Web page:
The pros and cons of cloud-based vs. on-premises email

By | October 12, 2018

It’s no secret that cloud-based email is becoming attractive to many organizations for a variety of reasons. It comes with significantly lower costs than on-premises email, and end-users tend to love it.

But, protecting cloud-based email from cybercriminals has its own unique set of challenges. While the style of cyberattack is largely the same—primarily phishing and business email compromise (BEC) campaigns that are designed to deliver ransomware, cryptomining and other types of malware—migrating to popular platforms such as Microsoft Office 365 and Gmail can have major security ramifications.

It’s extremely important for organizations to understand the cybersecurity-related pros and cons of both cloud-based and on-premises email before making the transition.

On-premises email
The Pros: Overall, on-premises email is easier to protect inside the firewall through established email gateway security vendors and solutions. On-premise security platforms can keep their data isolated to an internal network and firewalls can be used to control access to the data, which thereby reduces the chances of a malicious attack. Meanwhile, on-premises malware detection programs can be used to regularly scan the network to determine whether there may be any obvious intrusion attempts or suspicious traffic.

The Risks: On-premises systems use anti-spam and advanced threat detection solutions like a sandbox to analyze email content and attachments. However, cybercriminals are continually improving their software’s ability to avoid detection by these conventional methods.

Unfortunately, we’re no longer living in the days of recognizing a phishing email by its bad grammar or telltale poor design. Criminals are very good at spoofing legitimate companies’ appearance, content and domains, so it’s nearly impossible to detect phishing emails by simply looking at them. Criminals also have developed social engineering techniques that increase the likelihood of a user opening an email and clicking a link.

Cloud email
The Pros: Cloud based email comes with a number of major benefits. It is inherently easier and less expensive to deploy because there is no hardware and software to maintain. It’s accessible to employees from virtually anywhere in the world, adding a great deal of flexibility to a workforce. Plus, the platform vendor typically provides all necessary support and maintenance, decreasing the demand on your in-house IT department. With all of this in mind, it’s no surprise that cloud business email accounts are expected to account for 87 percent of all business email accounts by the end of 2022.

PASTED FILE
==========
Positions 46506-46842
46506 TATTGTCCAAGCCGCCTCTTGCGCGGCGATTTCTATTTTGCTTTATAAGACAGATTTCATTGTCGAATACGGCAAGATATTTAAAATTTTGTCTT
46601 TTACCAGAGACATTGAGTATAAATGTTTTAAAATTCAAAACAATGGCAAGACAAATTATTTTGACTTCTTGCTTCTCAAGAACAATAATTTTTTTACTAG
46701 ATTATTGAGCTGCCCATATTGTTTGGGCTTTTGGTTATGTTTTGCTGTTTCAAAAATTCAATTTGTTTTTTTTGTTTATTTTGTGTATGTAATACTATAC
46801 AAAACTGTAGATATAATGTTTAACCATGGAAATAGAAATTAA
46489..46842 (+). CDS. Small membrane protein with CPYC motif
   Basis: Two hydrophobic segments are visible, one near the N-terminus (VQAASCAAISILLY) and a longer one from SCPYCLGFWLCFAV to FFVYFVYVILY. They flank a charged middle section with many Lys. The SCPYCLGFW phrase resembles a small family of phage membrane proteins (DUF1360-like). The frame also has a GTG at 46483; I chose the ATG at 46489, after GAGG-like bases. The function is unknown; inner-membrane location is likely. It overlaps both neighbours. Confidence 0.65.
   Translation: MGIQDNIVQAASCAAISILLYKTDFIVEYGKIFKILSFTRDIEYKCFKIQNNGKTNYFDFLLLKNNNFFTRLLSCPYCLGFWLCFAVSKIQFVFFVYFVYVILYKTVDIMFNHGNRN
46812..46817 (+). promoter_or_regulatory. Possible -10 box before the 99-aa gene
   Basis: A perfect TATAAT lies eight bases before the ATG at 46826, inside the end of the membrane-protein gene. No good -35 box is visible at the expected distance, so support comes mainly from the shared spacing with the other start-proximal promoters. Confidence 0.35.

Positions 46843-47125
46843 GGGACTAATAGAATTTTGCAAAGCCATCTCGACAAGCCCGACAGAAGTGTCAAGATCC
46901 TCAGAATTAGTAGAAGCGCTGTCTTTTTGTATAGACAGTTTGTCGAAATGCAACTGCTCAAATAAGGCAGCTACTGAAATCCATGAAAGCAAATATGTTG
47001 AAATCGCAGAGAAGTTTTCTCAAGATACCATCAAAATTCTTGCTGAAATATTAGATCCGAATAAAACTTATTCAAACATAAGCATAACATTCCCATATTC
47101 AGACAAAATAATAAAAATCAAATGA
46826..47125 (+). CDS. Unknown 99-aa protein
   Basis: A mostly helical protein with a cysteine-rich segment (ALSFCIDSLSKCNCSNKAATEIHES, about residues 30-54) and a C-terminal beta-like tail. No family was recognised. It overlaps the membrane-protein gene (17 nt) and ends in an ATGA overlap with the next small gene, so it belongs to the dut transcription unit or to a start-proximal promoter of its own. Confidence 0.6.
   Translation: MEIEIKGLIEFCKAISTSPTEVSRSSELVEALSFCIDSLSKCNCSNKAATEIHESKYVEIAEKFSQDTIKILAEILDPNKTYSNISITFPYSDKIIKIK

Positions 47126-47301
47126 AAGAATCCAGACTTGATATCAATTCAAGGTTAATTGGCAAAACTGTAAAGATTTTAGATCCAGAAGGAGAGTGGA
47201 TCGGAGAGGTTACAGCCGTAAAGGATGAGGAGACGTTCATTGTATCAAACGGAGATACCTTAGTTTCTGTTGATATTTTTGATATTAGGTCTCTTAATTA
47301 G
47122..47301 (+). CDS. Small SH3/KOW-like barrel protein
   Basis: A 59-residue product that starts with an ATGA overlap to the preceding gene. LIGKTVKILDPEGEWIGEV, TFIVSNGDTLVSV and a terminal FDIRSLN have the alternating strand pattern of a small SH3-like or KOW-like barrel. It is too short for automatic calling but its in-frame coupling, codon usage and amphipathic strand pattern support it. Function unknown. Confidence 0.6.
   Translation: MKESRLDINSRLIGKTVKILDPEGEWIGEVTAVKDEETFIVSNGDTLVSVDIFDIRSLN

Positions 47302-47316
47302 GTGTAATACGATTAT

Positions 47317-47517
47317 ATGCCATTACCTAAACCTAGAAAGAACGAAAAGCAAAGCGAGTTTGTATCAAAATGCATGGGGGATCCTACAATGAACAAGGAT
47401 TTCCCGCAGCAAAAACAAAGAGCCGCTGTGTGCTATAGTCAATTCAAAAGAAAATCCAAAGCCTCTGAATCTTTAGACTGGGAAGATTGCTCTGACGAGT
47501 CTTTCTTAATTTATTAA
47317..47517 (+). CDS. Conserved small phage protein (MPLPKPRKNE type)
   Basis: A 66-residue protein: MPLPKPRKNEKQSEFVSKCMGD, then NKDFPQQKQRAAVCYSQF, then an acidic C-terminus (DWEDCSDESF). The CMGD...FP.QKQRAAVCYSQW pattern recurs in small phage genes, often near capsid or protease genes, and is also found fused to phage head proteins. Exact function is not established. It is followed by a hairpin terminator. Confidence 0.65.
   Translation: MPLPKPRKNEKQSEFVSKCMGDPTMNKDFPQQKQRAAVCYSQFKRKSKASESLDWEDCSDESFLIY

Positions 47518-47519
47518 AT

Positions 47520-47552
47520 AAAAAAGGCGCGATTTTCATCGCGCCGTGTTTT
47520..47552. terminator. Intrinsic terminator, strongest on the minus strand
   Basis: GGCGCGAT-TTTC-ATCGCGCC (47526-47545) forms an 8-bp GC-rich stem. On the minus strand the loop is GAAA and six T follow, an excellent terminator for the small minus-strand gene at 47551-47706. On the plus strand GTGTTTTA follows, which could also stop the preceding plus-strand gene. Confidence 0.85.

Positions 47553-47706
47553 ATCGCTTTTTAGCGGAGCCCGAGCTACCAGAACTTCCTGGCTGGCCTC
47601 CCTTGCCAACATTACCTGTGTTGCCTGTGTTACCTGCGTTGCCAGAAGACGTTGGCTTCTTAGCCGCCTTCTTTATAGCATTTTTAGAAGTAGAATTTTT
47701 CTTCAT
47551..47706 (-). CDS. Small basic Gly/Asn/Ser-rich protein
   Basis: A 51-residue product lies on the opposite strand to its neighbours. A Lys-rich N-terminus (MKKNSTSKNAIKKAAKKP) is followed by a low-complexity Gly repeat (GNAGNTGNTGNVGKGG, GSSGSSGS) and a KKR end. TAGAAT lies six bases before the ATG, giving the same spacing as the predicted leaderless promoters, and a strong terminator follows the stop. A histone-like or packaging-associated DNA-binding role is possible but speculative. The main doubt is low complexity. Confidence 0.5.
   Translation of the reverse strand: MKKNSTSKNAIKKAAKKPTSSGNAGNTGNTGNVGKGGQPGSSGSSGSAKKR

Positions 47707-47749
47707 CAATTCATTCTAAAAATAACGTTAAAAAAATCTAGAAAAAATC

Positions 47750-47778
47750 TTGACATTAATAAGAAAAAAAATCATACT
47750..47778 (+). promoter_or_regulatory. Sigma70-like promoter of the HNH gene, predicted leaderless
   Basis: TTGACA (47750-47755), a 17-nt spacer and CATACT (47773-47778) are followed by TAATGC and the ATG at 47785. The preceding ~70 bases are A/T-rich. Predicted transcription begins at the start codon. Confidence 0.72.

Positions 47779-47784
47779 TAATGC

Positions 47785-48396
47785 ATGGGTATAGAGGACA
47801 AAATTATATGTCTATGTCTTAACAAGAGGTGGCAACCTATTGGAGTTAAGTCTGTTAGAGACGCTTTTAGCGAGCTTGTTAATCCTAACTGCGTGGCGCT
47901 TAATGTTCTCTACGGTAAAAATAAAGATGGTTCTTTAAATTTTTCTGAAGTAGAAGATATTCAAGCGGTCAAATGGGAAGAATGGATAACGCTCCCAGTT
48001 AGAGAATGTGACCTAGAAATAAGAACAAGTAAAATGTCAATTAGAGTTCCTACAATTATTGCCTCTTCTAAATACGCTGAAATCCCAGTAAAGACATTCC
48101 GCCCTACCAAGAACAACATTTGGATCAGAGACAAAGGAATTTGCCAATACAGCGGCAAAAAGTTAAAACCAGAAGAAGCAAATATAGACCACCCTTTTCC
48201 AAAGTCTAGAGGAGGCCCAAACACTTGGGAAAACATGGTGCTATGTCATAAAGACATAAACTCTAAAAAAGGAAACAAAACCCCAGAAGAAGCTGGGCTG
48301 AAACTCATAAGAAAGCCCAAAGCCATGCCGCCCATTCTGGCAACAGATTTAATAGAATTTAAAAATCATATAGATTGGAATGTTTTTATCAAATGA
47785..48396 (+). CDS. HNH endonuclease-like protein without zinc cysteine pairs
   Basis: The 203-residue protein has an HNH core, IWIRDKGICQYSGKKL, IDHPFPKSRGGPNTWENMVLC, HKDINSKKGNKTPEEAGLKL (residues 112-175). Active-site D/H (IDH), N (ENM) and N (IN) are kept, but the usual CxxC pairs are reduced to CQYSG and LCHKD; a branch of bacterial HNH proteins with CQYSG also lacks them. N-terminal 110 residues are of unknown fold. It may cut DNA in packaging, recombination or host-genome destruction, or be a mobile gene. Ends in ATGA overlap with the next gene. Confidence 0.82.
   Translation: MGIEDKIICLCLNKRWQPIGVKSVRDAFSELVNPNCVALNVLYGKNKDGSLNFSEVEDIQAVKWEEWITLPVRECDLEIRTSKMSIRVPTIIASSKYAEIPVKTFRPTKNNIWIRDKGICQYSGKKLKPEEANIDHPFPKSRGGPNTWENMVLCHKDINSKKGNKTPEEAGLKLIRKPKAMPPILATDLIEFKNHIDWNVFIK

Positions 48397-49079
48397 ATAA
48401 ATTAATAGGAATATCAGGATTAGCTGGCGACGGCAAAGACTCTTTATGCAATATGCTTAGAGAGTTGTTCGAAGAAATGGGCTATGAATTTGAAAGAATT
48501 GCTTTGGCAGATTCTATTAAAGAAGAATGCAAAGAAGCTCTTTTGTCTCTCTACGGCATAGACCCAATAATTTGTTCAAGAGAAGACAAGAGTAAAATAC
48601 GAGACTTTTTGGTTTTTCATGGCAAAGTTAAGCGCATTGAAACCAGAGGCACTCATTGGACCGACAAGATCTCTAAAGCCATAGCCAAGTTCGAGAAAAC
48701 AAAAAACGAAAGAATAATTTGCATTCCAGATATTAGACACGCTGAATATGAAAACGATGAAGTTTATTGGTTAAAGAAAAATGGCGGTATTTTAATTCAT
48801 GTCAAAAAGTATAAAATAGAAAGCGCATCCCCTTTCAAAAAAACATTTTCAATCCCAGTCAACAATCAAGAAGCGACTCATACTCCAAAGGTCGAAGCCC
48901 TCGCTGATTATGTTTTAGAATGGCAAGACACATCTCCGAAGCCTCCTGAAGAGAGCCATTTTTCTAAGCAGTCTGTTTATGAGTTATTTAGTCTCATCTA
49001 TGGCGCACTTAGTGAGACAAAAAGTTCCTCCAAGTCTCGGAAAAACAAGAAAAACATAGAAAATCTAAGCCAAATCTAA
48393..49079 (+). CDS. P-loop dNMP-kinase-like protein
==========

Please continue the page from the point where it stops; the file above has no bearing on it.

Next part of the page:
The Risks: At the end of the day, protecting cloud email is more challenging than on-premises email for a variety of reasons. For one, criminals only need to figure out one platform vulnerability and they can launch the same attack against every organization and employee that uses it. Plus, once attackers are able to compromise an email system, they can simply impersonate a legitimate user and send an email that appears to be internal.

Included anti-spam and anti-malware solutions do a good job of providing a first layer of protection, but they are really only focused on detecting the known bad stuff. Microsoft offers Advanced Threat Protection as an incremental fee-based service, but advanced and targeted attacks can still get through, necessitating an additional layer of protection. Unfortunately, platform providers such as Microsoft and Google are just not security companies.

What to know before deciding
When determining if this is the right time to make the move to the cloud, it’s important to know that it doesn’t take any additional security skills or expertise within an IT department compared to on-premises systems.

However, if an organization decides that the added flexibility and lower costs brought about by cloud-based email are worth the risk, there should be increased user training and organizational awareness, which can help mitigate the threats brought about by end users.

Above all else, an organization must be prepared to invest in new layers of security without relying on email platform providers or on outdated or ineffective tools. The native security controls provided by cloud email platforms will act as a solid first layer of defense, but an additional layer of protection against advanced malware, phishing, social engineering and BEC attacks could save an organization from potential reputational and financial disaster.

Andy Norton
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